Iran denies role in Gulf cyber attacks

Iranian officials have denied any role in recent cyber-attacks against oil and gas companies in the Arabian Gulf and say they welcome a probe of the case.

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TEHRAN // Iranian officials denied any role in recent cyberattacks against oil and gas companies in the Arabian Gulf and said they welcomed a probe of the case, a semi-official news agency reported yesterday.

Mahdi Akhavan Bahabadi, secretary of the National Center of Cyberspace, denounced as "politically motivated" US allegations of an Iranian link to the Shamoon virus that hit the Saudi Arabian state oil company Aramco and the Qatari natural gas producer RasGas, according to remarks carried by ISNA.

"We interpret the issue politically and in light of US domestic issues as well as the [US presidential] election," he said.

The virus can spread through networked computers and ultimately wipes out files by overwriting them. In the August attack it replaced them with images of burning American flags. The US defence secretary Leon Panetta said they rendered more than 30,000 computers useless, calling them probably the most destructive cyber-attacks the private sector has seen to date.

Last week a former US government official said American authorities believe that Iranian hackers, likely supported by the government, were responsible. US agencies have been assisting in the Gulf investigation and concluded that the level of resources needed to conduct the attack showed there was some degree of involvement by a nation state, said the former official, speaking on condition of anonymity.

"American officials have said they are able to discover the source of the recent cyberattacks. We do welcome this and announce our readiness for any international cooperation to find the source of the attacks," Mr Bahabadi said.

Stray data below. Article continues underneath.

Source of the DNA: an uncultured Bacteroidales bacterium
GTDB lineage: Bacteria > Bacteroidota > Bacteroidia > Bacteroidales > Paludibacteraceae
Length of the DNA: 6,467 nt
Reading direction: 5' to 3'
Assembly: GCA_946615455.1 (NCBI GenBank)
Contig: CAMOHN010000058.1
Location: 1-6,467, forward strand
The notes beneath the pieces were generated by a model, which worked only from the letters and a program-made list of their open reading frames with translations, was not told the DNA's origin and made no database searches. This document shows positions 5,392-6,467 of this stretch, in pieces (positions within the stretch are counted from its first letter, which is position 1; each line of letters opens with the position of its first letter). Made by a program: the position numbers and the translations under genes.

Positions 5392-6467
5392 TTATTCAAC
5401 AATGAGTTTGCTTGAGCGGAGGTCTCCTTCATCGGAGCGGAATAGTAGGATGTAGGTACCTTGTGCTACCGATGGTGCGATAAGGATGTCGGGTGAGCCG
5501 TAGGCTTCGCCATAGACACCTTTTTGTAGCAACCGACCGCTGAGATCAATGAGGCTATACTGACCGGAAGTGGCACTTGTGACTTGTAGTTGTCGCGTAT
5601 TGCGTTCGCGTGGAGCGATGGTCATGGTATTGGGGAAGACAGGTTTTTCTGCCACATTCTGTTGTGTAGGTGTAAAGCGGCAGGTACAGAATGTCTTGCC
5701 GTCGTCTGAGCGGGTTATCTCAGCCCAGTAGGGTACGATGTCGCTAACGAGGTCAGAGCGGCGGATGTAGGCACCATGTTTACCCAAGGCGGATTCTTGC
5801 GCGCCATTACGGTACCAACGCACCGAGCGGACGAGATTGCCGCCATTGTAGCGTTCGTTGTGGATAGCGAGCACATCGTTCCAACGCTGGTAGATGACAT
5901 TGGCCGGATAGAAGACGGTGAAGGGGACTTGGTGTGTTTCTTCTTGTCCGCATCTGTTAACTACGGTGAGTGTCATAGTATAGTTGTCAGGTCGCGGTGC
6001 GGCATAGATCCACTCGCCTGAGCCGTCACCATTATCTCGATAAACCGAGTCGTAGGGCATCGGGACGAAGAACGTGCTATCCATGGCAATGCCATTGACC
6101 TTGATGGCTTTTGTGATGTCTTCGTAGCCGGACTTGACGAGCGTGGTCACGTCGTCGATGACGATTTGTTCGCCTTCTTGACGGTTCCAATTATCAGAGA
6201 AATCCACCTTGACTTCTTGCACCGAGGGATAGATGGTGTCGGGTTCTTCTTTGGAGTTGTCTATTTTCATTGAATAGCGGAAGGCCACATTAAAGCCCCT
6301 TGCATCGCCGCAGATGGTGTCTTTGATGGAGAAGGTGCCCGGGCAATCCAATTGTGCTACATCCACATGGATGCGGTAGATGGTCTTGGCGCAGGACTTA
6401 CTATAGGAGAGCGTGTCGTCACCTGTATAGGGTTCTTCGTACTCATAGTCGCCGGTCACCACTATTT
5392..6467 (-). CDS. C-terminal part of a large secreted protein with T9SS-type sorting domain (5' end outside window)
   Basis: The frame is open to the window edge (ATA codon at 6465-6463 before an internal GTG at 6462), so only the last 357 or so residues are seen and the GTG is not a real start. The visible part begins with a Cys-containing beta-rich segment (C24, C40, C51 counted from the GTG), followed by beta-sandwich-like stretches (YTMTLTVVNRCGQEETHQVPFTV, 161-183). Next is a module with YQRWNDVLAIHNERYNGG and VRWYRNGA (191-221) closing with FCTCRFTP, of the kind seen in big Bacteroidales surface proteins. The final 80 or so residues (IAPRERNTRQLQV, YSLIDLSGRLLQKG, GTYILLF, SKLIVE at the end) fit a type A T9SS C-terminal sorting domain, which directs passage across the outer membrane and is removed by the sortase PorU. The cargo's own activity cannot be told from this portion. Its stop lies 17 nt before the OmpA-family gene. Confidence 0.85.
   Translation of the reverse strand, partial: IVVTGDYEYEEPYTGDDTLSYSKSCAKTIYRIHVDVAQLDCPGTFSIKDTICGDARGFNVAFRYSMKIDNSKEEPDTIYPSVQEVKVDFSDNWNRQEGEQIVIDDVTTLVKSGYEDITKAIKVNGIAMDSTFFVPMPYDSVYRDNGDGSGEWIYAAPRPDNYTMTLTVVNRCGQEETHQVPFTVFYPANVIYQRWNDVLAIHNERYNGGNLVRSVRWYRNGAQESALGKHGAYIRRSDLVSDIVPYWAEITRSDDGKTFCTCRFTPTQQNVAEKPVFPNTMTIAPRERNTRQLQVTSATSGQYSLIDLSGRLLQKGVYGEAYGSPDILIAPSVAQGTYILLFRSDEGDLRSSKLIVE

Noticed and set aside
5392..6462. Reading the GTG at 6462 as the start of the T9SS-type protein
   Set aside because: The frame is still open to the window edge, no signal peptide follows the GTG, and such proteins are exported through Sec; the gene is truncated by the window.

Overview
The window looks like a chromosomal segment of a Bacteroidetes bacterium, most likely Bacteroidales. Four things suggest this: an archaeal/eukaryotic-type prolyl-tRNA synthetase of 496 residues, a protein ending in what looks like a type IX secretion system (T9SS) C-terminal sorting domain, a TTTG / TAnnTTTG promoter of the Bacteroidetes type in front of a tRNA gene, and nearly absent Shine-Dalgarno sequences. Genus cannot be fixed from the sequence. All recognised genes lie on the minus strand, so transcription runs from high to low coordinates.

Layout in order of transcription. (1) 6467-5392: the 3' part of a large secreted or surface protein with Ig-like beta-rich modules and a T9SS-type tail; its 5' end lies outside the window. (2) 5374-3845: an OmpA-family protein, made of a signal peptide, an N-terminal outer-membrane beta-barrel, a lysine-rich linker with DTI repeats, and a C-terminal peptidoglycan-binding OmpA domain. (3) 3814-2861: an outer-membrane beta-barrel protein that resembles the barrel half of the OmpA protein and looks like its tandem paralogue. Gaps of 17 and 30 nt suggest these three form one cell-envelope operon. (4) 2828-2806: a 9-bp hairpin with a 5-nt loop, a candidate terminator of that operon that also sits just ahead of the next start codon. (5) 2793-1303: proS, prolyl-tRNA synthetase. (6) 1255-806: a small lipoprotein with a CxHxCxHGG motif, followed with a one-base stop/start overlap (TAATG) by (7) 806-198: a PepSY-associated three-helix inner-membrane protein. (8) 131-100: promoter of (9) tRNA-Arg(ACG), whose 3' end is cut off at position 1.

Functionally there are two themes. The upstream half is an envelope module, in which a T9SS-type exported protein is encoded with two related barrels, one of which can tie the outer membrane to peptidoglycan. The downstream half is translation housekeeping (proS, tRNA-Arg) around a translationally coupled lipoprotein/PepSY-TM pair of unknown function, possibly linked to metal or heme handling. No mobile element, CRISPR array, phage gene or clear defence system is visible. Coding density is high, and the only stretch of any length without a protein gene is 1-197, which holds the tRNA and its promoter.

He said Tehran had already offered help to boost the companies' cybersecurity, as Iran has itself recently been the target of cyberattacks on its offshore oil platforms.

In a major cybersecurity speech on Thursday, Mr Panetta issued a veiled warning to Tehran that Washington was ready to take preemptive action to protect US computer networks.

American officials had "more than a suspicion" that Iran was to blame for the August attacks, and possibly recent denial of service attacks on some US banks, said James Lewis, who has worked for the State Department and other government agencies on national security and cyber issues.

US government officials had concluded that Iran likely launched the attack in retaliation for US-led sanctions over its nuclear programme and a cyber sabotage campaign reportedly backed by Washington, he said.

In his speech, Mr Panetta referred to the Shamoon virus for the first time publicly.

The Pentagon chief spoke of "foreign actors" probing sensitive US networks and cited denial of service attacks on some large US financial companies in recent weeks.

While he reiterated US concerns about cyber threats linked to Russia and China, Mr Panetta said Iran was building up its digital capabilities.

In the same speech to business executives in New York, Mr Panetta said the United States had improved its ability to track the origin of digital attacks and suggested the military stood ready to take preemptive action in cyberspace to protect vital networks.

Iran has advanced its digital warfare capacity faster than US officials had anticipated, Mr Lewis said, though the attack on Saudi Aramco was relatively unsophisticated.

Two weeks after the August 15 cyberattack on Saudi Aramco, the company announced it had restored its main internal network and that the assault had not disrupted oil production.

The firm targeted in Qatar, RasGas, is a joint venture between the American oil firm Exxon Mobil Corp and state-controlled Qatar Petroleum.

Iran periodically reports the discovery of viruses and other malicious programs in government, nuclear, oil and industrial networks. Last week, Tehran said it had successfully blocked a cyberattack on the computer network of its offshore drilling platforms. It briefly shut down part of its oil facilities because of a cyberattack in May.

Iran blames Israel and the United States for the attacks. Israel has done little to deflect suspicion that it uses viruses against Iran.

* With additional reporting by Agence France-Presse